Insurers don't like those special enrollment periods, which they say discourage people from signing up until they become sick.

If the proposed CMS rules are approved in June as expected, there will be more rigorous pre-enrollment verification of changes in circumstance and some limits affecting people who get married and want enroll their spouse.

Q: Is it going to be harder to enroll for insurance for 2018?
A: You might have less time to sign up.

CMS proposed shortening the open enrollment period to 45 days from the current 90 days. For 2018, that means sign-up would run from November 1st through December 15th. Last year, the enrollment period ran from November 1st through January 31st.

Also, if you are enrolled but fall behind in payments, you could lose your insurance more quickly. Currently, if you fall behind on your premiums, you have a three-month grace period before your coverage can be terminated. Under the CMS rule, insurers could terminate your coverage after one month of nonpayment.

Q: Will my insurance cost more more?
A: Probably. 

Under current rules, insurance must cover a set minimum percentage of a consumer’s medical costs. The most popular ACA plan is the Silver tier—about two-thirds of people on the exchanges elect that option. While it's unclear what the insurance marketplaces will look like next year, under the proposed CMS rule, the amount of guaranteed coverage in a Silver plan would drop from about 70 percent to as little as 66 percent.

That means patients would pay a bigger share of their medical bills or may have higher deductibles, Pollitz says.

Q: When will I know if my current insurer is going to stay in my market?
A: The companies must say in the spring what they will offer, how much they will charge, and in which states they will operate. Though exact deadlines vary, most states have an early May deadline.

Q: What will happen if my insurer decides it doesn’t want to offer a plan in my state anymore?
A: That depends on what a replacement plan for Obamacare looks like. Republicans say any plan they pass will include a transition period.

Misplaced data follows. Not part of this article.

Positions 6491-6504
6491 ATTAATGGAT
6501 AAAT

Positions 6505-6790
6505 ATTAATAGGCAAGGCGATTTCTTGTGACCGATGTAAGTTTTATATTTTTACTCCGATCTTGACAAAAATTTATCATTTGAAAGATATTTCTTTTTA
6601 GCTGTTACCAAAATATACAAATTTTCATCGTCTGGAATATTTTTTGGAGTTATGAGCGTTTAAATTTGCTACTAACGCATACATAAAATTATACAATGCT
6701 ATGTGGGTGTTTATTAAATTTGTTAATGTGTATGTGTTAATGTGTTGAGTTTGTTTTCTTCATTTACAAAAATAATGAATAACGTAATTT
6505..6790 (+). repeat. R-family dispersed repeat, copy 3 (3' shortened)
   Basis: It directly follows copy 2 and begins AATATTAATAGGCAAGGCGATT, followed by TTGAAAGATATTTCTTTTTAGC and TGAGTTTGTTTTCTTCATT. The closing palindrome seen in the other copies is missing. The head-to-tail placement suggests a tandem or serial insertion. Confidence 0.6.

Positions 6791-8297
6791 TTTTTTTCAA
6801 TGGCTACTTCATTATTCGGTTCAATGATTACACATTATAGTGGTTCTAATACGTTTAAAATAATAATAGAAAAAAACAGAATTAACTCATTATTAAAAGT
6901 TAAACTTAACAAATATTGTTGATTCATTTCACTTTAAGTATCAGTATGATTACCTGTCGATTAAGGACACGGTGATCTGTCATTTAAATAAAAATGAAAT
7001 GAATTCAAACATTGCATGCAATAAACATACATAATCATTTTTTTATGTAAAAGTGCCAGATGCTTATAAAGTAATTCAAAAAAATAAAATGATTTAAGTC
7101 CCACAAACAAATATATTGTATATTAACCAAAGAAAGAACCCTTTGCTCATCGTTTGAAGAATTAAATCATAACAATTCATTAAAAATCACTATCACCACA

Q: If I didn't sign up for health insurance last year, will I still have to pay a penalty?
A: Yes, but maybe not right away.

The government uses your tax return to see whether you have health insurance, by asking you to check a box verifying coverage. In the past, the IRS said it would reject all 2016 tax returns if that section was left blank. 

But the Trump administration recently issued an Executive Order that allows government agencies to relax rules around the healthcare law. So while you are still required to pay the penalty if you don’t have insurance, your return will be processed without it, and it's up to the IRS to follow up with the penalty.

Q: If I get health insurance through my employer or Medicare, will I be affected?
A: The CMS changes only apply to individual health insurance plans on the ACA. But the Affordable Care Act mandated many changes to employer health insurance and Medicare.

For example, it required that a set of services, like preventive screenings and vaccinations, be covered at no cost to the consumer. Whether those requirements will continue will depend on what the Republicans settle on for an Obamacare replacement.

“It’s not clear where we will end up. Nobody knows and the Republicans don’t know yet,” says Ron Pollack, founding executive director of Families USA, a nonprofit focused on consumer healthcare issues.

“But based on what we know now, it means that people are going to be paying a whole lot more for their insurance and it’s going to be harder for some people to get insurance at all.”